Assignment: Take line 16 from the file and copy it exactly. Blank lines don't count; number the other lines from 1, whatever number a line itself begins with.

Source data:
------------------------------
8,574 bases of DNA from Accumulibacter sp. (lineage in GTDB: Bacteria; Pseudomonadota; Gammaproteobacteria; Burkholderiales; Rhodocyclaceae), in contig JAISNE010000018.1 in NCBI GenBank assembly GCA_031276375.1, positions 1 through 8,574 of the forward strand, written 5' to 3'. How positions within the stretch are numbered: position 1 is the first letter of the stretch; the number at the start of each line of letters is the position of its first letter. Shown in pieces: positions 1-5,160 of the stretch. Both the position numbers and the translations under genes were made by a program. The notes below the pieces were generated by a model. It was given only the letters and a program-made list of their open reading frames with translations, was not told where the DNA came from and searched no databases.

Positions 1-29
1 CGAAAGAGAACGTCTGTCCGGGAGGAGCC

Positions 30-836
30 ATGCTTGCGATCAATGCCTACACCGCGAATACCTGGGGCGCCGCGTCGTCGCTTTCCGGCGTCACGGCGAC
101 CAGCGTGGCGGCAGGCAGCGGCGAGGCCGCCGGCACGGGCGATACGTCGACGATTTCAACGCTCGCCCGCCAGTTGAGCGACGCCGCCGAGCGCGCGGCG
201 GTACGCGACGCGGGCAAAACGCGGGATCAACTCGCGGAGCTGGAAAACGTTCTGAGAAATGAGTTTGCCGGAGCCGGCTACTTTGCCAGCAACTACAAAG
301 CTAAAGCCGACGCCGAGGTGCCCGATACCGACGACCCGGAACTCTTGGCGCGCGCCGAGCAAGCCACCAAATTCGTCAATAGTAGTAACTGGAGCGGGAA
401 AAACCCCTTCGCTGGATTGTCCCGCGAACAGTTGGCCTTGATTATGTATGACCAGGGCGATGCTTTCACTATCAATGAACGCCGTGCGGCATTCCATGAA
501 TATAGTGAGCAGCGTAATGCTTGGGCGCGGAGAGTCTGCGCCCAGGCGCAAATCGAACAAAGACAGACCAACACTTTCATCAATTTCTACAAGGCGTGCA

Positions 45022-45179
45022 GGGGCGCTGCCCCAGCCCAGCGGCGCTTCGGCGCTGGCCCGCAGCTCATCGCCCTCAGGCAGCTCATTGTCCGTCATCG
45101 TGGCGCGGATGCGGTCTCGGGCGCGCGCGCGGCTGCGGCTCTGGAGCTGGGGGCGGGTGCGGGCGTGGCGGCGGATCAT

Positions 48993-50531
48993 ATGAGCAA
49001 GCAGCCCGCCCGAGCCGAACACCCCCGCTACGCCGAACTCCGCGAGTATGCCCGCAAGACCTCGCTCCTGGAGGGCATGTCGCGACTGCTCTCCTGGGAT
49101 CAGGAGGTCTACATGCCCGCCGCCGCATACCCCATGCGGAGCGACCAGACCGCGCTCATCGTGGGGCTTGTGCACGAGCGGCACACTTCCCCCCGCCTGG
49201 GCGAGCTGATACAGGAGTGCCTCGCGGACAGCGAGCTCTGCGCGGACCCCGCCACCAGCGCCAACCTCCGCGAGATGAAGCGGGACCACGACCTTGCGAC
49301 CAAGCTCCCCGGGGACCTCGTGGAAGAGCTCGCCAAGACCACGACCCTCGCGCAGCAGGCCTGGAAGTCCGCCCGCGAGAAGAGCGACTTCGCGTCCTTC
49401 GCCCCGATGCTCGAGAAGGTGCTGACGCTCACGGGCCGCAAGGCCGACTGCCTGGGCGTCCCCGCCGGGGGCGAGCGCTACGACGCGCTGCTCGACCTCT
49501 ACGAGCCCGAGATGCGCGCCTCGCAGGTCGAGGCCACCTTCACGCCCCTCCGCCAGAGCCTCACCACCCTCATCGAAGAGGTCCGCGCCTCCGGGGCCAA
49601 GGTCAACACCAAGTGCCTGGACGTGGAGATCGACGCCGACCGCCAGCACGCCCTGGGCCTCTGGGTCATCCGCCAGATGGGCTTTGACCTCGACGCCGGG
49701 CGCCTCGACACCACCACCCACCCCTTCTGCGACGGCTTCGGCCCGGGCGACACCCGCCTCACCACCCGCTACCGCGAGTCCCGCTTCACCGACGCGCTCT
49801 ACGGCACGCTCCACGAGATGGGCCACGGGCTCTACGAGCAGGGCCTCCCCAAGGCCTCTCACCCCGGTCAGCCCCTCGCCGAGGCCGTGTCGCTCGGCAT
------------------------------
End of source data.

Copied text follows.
49001 GCAGCCCGCCCGAGCCGAACACCCCCGCTACGCCGAACTCCGCGAGTATGCCCGCAAGACCTCGCTCCTGGAGGGCATGTCGCGACTGCTCTCCTGGGAT